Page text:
So you'd think Diondra would be the kind of girl to not, in any way, want a child.
 
But Diondra wants the baby immediately. And in many ways, it could be argued that her love for the baby is, in some twisted way, a kind of redemption for her. (Emphasis on the "twisted" part. For why, just read on.) And she's willing to go to any lengths to protect her unborn child, willing to care for the baby, give the baby a good life, and goes half berserk when Ben makes even the mildest reference to any other option.
 
It's strange that someone capable of such strong, desperate love for her baby is at the same time capable of so many other things. This goes from fairly mild teenage delinquent stuff to more could-be-spending-serious-time stuff. Stuff like (spoilers if you're planning to read the book, and want to be completely unspoiled. The real serious spoilers are below.)
 
Being willing to steal from her boyfriend's almost-destitute family
Being willing to hypothetically forgive her boyfriend for molesting a child
Brutally killing a cow
Brutally killing a cow for freaking devil worship
 
Yeah.                                                                         
 
Even this girl would be flinching.

 
 
 
To say that Diondra has problems would be a huge understatement. But underneath all the violence, all the anger, and all the hatred, there is a strange, thorny, desperate love for her baby. And ultimately, it could almost be argued that this love is the thing that motivates her worst act in the story and the culmination of all of the anger that's been brimming beneath the surface of the whole story.
 
BIG, BIG SPOILERS
 
SERIOUSLY, SPOILERS
 
Diondra MURDERS BEN'S TEN-YEAR-OLD SISTER. (She'd overheard her talking about the pregnancy. She is then perfectly willing to murder his seven-year-old sister, and brainwashes her own daughter into helping her kill Libby as an adult as well.
 
END SPOILERS
 
Diondra's motivations are bizarre. It's so complicated. Is it love for her baby that motivates these actions? Does she love her child at all, from the way she goes on to control her? Does she genuinely believe she's acting in her child's best interests? Does she care about Ben at all? Is she this way simply because of the way her parents have treated her? How can we feel sorry for her?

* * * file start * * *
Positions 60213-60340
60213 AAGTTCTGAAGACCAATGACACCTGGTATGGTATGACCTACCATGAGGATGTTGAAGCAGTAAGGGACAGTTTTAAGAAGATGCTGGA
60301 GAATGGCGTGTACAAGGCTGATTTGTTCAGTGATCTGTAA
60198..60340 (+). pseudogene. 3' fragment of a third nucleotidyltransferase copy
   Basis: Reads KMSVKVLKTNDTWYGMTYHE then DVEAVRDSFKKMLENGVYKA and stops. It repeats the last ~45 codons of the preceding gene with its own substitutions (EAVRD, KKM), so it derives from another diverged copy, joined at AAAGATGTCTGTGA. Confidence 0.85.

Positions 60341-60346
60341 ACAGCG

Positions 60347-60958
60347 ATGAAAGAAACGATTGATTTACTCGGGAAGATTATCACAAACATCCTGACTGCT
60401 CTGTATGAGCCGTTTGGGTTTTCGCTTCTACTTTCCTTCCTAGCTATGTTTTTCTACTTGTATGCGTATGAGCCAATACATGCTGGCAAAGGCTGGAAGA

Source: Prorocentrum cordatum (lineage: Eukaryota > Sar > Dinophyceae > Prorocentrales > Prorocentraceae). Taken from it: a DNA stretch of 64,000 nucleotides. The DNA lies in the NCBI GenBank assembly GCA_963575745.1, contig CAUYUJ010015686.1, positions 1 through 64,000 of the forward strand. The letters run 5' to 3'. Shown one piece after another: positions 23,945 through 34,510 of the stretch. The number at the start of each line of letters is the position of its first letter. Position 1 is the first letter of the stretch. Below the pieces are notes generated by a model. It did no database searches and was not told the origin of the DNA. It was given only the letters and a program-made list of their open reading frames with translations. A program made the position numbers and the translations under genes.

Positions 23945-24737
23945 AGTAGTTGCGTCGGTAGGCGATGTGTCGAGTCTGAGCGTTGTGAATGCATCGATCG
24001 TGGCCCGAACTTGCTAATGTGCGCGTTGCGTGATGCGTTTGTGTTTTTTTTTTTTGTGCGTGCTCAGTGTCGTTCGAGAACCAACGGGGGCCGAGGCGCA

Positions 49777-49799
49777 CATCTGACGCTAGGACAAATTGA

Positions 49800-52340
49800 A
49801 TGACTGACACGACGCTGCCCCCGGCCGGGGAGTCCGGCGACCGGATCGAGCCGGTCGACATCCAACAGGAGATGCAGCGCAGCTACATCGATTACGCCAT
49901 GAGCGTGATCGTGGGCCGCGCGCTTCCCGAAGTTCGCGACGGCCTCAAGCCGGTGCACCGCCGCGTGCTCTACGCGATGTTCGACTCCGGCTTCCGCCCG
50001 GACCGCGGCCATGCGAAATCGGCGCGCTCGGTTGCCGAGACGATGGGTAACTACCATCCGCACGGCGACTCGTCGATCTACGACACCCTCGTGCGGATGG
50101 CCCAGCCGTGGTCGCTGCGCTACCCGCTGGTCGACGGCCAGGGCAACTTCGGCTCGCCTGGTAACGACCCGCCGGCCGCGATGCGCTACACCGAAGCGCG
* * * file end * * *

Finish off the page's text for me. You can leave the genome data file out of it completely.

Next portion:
My feelings towards Diondra were so complicated. I couldn't entirely see her as a pure villain. Instead, she became a complicated, troubled girl. The conflicted way her own parents treat her-as someone whose activities they usually barely trouble themselves with, but as someone who could be murdered if she fails to meet their standards on one matter-this is reflected in the way Diondra treats both Ben and her own child. One moment loving Ben, the next seeing him as disposable, as weak, unnecessary. With her child, she seems to feel an all-encompassing love-but then is willing to force her into terrible things, to skew her whole perspective on the world. Does she genuinely think this is what's best for her daughter? Or is she just clinging still to the fear she herself experienced as a child?
 
I love stories that allow for subjective characters. And so Diondra is the type of character that I find the most interesting-someone who's doing terrible things but even if they're not justified, they almost, in a kind of twisted way, make sense. I remember the director James Gray making a reference to the last scene in one of his films, where he mentioned that that scene, for a character that could be perceived as merely villainous, had to make sense of that character's actions-not explain those actions, not excuse those actions and not justify those actions. Just make sense of those actions.
 
 That's the type of character that Diondra reminds me of. We might not be able to explain, justify, or excuse her actions. But in some twisted way, the story might be able to make sense of them.